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CS Series πŸ‘©β€πŸš€ #6 : Performance Analysis Part 2: Theoretical Analysis

Abdulrahman
Software Engineer. Checkout my Twitter πŸ‘‡
・1 min read
  • High-level description of the algorithm instead of an implementation (benchmarking/running-time)
  • Characterize running time as function of the input size, n
  • takes into account all possible inputs (int, string, float...)
  • Allows us to evaluate the speed of an algorithm independently of the hardware/software environment

Scenarios

  • So an algorithm depends on the inputs of size n, so the time complexity or running time will vary from input to input. for example sorting an array of 10 numbers is much less time consuming then sorting an array of 100000 numbers! maybe your algorithm in the best vase scenario will take 100 array elements to be sorted. BUT you always count the worst case scenario. which is maybe 10000000 elements. remember, when your input grow your algorithm time and space complexity will increase. and may increase in a huge way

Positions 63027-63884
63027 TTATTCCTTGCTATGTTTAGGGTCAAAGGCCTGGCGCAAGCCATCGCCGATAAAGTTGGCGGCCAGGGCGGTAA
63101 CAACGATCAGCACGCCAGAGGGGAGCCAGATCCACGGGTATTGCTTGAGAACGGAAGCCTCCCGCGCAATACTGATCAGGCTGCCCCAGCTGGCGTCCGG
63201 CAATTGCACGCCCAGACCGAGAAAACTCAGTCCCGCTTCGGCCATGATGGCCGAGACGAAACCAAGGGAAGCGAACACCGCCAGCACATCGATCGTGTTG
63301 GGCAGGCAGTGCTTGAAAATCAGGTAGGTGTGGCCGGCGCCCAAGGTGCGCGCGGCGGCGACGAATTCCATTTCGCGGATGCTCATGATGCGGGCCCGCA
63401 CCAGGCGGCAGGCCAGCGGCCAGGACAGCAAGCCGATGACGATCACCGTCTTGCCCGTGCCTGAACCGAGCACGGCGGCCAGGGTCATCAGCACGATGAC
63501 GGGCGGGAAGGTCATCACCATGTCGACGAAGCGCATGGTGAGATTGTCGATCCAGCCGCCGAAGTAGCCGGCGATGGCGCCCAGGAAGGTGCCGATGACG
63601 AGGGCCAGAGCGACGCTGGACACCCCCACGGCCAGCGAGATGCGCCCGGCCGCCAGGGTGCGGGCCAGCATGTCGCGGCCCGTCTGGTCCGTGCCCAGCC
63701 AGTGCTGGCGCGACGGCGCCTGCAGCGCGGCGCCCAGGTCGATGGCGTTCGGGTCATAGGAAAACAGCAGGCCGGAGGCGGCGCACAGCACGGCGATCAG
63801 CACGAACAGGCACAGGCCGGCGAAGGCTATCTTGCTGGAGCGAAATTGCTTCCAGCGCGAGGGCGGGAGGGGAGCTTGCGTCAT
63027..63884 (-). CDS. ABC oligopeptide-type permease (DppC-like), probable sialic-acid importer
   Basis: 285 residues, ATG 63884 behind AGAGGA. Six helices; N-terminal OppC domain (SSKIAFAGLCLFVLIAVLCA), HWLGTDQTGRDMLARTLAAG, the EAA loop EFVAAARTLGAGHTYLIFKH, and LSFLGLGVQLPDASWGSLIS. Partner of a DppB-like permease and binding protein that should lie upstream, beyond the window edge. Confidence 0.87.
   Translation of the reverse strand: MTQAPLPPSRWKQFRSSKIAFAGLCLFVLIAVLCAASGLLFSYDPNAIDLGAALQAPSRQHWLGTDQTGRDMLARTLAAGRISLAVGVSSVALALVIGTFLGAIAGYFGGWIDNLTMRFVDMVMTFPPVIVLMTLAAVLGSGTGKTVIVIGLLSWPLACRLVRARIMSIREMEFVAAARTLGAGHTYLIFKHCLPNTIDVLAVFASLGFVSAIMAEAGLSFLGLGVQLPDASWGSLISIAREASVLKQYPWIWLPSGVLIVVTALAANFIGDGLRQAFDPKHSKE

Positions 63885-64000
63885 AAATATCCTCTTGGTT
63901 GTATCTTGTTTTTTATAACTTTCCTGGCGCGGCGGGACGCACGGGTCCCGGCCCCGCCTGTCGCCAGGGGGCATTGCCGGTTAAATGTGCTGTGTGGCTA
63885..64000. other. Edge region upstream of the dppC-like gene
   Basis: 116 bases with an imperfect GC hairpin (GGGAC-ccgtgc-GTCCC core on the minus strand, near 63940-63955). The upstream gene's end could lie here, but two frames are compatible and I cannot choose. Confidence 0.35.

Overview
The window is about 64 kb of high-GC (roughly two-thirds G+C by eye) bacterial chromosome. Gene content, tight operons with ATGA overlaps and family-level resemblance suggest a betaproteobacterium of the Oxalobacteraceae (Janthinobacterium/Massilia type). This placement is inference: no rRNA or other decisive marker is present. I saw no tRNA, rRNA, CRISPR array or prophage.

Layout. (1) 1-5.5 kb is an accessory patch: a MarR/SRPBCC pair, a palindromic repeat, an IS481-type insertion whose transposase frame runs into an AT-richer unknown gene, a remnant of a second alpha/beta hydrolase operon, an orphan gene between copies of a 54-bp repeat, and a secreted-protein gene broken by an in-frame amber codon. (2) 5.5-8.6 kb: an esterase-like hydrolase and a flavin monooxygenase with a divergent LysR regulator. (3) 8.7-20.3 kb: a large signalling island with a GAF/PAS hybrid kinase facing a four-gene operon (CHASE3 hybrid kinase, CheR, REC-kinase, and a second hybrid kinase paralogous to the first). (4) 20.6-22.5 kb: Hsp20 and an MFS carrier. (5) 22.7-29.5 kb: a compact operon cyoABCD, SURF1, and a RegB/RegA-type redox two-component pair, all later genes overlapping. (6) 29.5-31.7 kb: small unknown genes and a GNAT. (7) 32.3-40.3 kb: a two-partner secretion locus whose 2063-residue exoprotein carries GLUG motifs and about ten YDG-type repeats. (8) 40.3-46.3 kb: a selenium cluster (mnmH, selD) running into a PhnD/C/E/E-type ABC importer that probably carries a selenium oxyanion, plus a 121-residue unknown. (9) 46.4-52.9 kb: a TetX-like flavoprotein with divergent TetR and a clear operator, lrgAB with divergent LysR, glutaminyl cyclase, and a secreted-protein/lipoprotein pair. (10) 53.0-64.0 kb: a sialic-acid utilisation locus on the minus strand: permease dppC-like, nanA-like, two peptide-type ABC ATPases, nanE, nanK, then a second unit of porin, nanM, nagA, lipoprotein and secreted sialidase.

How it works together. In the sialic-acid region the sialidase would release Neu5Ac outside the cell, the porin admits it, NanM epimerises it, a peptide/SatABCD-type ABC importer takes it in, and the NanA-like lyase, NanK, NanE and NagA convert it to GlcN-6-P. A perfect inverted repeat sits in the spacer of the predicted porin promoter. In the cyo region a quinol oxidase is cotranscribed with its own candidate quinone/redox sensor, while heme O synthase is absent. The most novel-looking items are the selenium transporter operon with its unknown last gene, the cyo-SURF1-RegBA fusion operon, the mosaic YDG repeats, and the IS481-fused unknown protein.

• There is 3 types of possible scenarios
      • best case : you count it maybe through some sort of statistics
      • average case : you count it maybe through some sort of statistics
      • worst case : you defiantly to imagine the worst case scenario (what if the inputs scaled)
    • We focus on the worst case running time
      • easier to analyze
      • critical to games, finance and robotics

Let's see how we calculate the time-complexity using Big oh notation

07

  • An algorithm is said in-place if it does not require more than O(log n) space in addition to the input.
  • An algorithm is said in-place if it does not require more than O(log n) space in addition to the input.

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